But as two doors open, another two close. Christine Briars, festival director of the Trowbridge Village Pump Festival announced the cancellation of the event, citing a range of factors that have conspired to make it impossible to deliver the “best event”.

The four-day event will now take a sabbatical so that it “can find solutions to the problems we face in time for 2012”. Briars explained: “First and foremost we want to promote a quality line-up of artists and great venue you have come to expect; increasingly more money has to be

paid out in advance to do this. But in these difficult times people are, understandably, more reluctant to commit their hard- earned cash to buy tickets in advance. Also the credit card companies want to ring-fence all ticket sales income in case the event doesn’t run for any reason. So we get squeezed in the middle. Add to that the increasing costs of ensuring it is the safest, most family friendly festival environment we can make it and, this year, it’s not looking financially feasible.”

The BBC’ has also pulled the plug on Electric Proms, citing tough economic conditions and efficiency savings. Instead, the BBC is working on regional productions and content.

Wedding from hell

For one night only, Yorkshire’s Kirkstall Abbey will create a dramatic backdrop on March 19, as the aged venue plays host to the recreation of Frankenstein’s Wedding… Live in Leeds. It’s an ambitious music and drama event that is a collaboration between BBC Wales, BBC North and local organisations in Leeds, and will be broadcast on BBC Three.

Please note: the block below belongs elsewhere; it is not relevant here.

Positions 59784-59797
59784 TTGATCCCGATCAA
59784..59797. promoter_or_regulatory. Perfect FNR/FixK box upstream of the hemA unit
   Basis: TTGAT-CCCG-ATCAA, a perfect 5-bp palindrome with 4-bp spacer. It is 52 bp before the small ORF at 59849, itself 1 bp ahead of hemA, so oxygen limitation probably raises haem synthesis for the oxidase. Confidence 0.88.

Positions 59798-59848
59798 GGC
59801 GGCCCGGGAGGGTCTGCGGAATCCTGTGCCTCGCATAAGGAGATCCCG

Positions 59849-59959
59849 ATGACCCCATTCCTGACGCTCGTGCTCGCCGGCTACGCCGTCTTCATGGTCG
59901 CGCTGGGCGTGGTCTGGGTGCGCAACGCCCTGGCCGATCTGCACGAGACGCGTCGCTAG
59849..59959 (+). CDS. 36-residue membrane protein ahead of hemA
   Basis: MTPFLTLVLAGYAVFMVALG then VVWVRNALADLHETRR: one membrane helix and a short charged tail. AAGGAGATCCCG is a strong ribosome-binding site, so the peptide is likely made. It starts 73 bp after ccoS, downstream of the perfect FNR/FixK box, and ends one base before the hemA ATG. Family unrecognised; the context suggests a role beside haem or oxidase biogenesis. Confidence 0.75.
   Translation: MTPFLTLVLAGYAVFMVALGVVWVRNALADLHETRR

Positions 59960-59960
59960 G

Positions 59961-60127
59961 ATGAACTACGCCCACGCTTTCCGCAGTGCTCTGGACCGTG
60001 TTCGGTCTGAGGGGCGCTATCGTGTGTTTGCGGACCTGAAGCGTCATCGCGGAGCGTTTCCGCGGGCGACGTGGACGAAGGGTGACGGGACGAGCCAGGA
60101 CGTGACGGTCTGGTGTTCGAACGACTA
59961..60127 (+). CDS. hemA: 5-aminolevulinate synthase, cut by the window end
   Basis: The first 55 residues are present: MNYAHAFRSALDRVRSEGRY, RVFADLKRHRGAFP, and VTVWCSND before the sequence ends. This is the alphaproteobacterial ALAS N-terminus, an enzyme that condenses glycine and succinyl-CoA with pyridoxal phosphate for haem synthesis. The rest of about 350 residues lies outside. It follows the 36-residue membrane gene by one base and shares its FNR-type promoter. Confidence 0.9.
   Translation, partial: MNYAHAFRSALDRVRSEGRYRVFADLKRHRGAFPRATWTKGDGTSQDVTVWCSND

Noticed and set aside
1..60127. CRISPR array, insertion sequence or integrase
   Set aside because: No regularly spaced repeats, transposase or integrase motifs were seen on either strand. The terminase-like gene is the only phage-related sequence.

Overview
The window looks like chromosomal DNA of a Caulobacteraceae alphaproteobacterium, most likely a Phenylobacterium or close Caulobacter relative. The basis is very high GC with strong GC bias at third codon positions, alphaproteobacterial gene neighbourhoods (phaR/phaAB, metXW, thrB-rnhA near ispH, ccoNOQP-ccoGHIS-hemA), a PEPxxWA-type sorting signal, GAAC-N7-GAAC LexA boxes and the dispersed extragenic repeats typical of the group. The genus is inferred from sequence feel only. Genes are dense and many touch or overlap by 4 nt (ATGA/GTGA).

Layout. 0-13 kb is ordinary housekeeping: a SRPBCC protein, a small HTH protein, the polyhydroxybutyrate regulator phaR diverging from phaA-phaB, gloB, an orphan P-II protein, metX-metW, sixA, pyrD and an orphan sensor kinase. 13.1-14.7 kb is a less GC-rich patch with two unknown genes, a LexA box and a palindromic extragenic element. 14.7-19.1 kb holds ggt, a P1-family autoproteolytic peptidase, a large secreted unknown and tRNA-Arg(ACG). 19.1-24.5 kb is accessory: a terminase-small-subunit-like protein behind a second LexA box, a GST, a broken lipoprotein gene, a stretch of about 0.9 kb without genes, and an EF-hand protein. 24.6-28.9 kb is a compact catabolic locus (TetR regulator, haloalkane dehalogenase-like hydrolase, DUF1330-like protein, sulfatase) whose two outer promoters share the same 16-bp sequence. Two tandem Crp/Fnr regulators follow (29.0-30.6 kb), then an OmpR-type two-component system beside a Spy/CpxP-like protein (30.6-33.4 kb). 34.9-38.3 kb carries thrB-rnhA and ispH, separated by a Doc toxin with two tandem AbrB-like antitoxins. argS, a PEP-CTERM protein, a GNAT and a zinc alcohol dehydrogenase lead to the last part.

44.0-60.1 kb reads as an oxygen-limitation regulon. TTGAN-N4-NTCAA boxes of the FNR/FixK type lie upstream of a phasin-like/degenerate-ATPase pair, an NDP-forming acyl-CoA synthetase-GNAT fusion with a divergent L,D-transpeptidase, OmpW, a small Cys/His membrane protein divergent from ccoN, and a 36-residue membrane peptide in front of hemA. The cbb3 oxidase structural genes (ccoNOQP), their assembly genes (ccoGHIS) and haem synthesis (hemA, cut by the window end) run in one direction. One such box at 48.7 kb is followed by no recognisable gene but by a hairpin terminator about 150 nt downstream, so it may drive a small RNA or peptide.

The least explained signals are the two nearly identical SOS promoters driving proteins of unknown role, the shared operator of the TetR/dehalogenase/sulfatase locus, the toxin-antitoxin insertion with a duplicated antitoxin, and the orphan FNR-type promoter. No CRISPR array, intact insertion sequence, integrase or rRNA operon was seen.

Leeds City Council’s Ian Cairns is production manager on the event, and Capita Symonds is also providing health and safety services on-site.

The marriage of scientist Victor Frankenstein and his bride-to-be, Elizabeth, will be told utilising light projection and audience participation throughout. In the weeks leading up to the event, the audience will be encouraged to read Mary Shelley’s novel before getting involved live on the night as wedding guests in their best wedding outfits.

The pan-BBC project is being supported by key organisations within the city, including Leeds City Council, Welcome to Yorkshire, Marketing Leeds and Phoenix Dance Theatre and follows on from the successes of Manchester Passion (2006) and Liverpool Nativity (2008).

Blissful new home

Both Blissfields and Bearded Theory festivals will also settle into new homes in 2011.Blissfields takes place from June 30 until July 3 at Vicarage Farm, Woodmancott, Winchester, and is just a few miles from the festival’s original site in Bradley upon which it launched in 2001. Its founders, Paul and Mel Bliss have increased capacity from 1,300 to 2,200 yet hope to maintain an intimate feel whilst incorporating more ideas and artists.

Bearded Theory’s founder, Rich Bryan, also has moved his festival to Kedleston Park, and is offsetting the extra rent of a 850-acre site against the hire of track and roadway, as the site has existing, and suitable, infrastructure.

Panda Hire, Orbit Roofs and Staging, Imperial Security, Albion Woods, Total Hire and Eve are all set to work on the event from May 13-15. Bryan considers capacity “natural progression” and hopes for organic growth in future years.